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Know Your Rights- The FCRA

- May 27, 2019 Improving Credit0 comments

The Fair Credit Report Act (FCRA) is over one hundred pages to read. Understandably, many consumers are not aware of their rights found in the FCRA, as they do not have the time to read all those hard to understand English pages. In this post, I will give you, in plain English, some key points from the FCRA so that you will have a basic idea of your rights.



Credit Inquiries



The FCRA states that the credit bureaus may only furnish a copy of your credit report for a permissible purpose which includes:

  1. Court order
  2. Employment application
  3. Credit transaction
  4. Insurance underwriting
  5. Business transaction in which a consumer report is needed

Please note that in all cases (except for a court order), a hard credit pull can only be done with the consumer’s consent.



Prescreened Offers



A consumer has the right to request to opt-out from prescreened or prequalified offers. Request can be submitted online or call 888-567-8688.



Negative Marks



There is a limit on how long negative marks can stay on the credit report. For example, a charge off or late payment can only be reported for 7 years. A Chapter 7 bankruptcy can be reported for 10 years. See this post for more details.



Identity Theft



If someone feels that he/she may be the victim of identity theft, then they have the right to request the credit bureaus to place a fraud alert on their credit report. they may also choose a request to entirely freeze their credit reports. Both of these options are free. You can read more about credit freezes and fraud alerts here and here.

The credit bureaus must immediately delete all negative marks from a consumer’s credit report which are reported as a result of identity theft.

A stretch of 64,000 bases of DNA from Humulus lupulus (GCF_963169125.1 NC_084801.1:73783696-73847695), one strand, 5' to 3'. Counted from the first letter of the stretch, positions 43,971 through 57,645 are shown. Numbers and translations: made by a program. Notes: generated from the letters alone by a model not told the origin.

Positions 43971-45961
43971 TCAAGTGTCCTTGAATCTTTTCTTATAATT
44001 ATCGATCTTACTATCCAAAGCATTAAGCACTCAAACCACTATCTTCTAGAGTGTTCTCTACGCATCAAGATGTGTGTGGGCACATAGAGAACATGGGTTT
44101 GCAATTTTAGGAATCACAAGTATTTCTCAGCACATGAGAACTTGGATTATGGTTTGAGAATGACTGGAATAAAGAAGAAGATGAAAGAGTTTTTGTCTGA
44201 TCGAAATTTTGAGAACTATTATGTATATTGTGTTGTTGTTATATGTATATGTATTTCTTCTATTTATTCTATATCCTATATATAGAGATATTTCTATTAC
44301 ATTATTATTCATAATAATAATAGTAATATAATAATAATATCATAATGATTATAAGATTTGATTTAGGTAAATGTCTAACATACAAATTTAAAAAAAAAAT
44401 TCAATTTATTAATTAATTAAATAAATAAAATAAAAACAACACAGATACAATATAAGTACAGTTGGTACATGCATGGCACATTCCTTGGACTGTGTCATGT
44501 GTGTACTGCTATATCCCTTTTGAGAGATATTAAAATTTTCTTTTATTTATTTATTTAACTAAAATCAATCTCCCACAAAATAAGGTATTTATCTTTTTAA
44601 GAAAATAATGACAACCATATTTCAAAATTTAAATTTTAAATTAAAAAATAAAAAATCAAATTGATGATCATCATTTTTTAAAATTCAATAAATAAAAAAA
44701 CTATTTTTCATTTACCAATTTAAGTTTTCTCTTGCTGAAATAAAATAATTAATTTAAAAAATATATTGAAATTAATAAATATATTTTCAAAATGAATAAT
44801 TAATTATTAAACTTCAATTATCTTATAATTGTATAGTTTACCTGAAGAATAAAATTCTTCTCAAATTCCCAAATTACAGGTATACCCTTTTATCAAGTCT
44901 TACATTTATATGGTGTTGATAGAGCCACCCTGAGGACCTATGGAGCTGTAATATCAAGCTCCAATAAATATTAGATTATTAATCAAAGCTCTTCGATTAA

The credit bureaus need to take proper action to make sure that all information found on consumers’ credit reports are one hundred percent accurate. If a consumer disputes an item found on their credit report, then the credit bureaus have 30 days to investigate the matter. If after 30 days, the credit bureaus are not able to fully verify the information reported then they will need to remove it from the consumer’s credit report immediately.

If items were previously deleted from a credit report due to them being inaccurate, then they are not allowed to reappear on the consumer’s credit report until they are proven to be fully accurate by the furnisher.

A consumer should receive the results from a dispute within 5 days of when the credit bureaus completed their investigation. If there were any changes to the credit report, then the consumer has the right to request a free copy of their credit report as well.



Annual Free Copy of Credit Report



A consumer has the right to request a free copy of their credit report once every year. A consumer also has the right to request a free copy within 60 days, after they were declined for credit due to information found on their credit report. Requests can be submitted,


Phone: 1-877-322-8228

Annual Credit Report Request Service
P.O. Box 105281
Atlanta, GA 30348-5281



End Note



Please note that this post is just to give you a basic overview of your rights found in the FCRA. To learn more about the FCRA read


Was this article helpful?

Sam Sam has nearly a decade's worth of experience educating his many readers on everything credit. Sam spends his days checking out credit cards for a full report, from the minute benefit details to the shebang of welcome bonuses. Plus studying the ins and outs of building proper credit. It’s his favorite pastime and he loves sharing it with others.

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